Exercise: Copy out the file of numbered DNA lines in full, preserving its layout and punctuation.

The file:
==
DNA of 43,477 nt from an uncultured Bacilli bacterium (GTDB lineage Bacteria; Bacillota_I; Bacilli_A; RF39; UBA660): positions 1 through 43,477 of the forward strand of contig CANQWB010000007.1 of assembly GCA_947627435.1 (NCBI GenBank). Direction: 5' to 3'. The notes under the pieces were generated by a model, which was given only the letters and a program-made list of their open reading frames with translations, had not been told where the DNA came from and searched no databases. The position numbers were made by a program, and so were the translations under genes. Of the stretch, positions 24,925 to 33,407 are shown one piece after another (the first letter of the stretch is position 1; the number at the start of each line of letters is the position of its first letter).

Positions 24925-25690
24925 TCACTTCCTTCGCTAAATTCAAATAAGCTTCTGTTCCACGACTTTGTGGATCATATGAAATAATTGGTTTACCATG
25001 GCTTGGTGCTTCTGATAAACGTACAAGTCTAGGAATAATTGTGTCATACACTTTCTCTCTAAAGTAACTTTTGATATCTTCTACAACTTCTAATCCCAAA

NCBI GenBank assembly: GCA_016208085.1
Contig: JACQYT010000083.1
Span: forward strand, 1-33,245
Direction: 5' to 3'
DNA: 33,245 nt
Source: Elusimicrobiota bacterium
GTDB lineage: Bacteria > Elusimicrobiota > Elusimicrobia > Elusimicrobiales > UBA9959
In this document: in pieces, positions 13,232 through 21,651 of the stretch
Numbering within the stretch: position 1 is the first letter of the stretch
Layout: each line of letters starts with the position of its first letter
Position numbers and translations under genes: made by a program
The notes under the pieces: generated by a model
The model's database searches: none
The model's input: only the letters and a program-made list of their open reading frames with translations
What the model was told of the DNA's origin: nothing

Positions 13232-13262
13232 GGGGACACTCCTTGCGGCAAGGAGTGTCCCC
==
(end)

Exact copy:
DNA of 43,477 nt from an uncultured Bacilli bacterium (GTDB lineage Bacteria; Bacillota_I; Bacilli_A; RF39; UBA660): positions 1 through 43,477 of the forward strand of contig CANQWB010000007.1 of assembly GCA_947627435.1 (NCBI GenBank). Direction: 5' to 3'. The notes under the pieces were generated by a model, which was given only the letters and a program-made list of their open reading frames with translations, had not been told where the DNA came from and searched no databases. The position numbers were made by a program, and so were the translations under genes. Of the stretch, positions 24,925 to 33,407 are shown one piece after another (the first letter of the stretch is position 1; the number at the start of each line of letters is the position of its first letter).

Positions 24925-25690
24925 TCACTTCCTTCGCTAAATTCAAATAAGCTTCTGTTCCACGACTTTGTGGATCATATGAAATAATTGGTTTACCATG
25001 GCTTGGTGCTTCTGATAAACGTACAAGTCTAGGAATAATTGTGTCATACACTTTCTCTCTAAAGTAACTTTTGATATCTTCTACAACTTCTAATCCCAAA

NCBI GenBank assembly: GCA_016208085.1
Contig: JACQYT010000083.1
Span: forward strand, 1-33,245
Direction: 5' to 3'
DNA: 33,245 nt
Source: Elusimicrobiota bacterium
GTDB lineage: Bacteria > Elusimicrobiota > Elusimicrobia > Elusimicrobiales > UBA9959
In this document: in pieces, positions 13,232 through 21,651 of the stretch
Numbering within the stretch: position 1 is the first letter of the stretch
Layout: each line of letters starts with the position of its first letter
Position numbers and translations under genes: made by a program
The notes under the pieces: generated by a model
The model's database searches: none
The model's input: only the letters and a program-made list of their open reading frames with translations
What the model was told of the DNA's origin: nothing

Positions 13232-13262
13232 GGGGACACTCCTTGCGGCAAGGAGTGTCCCC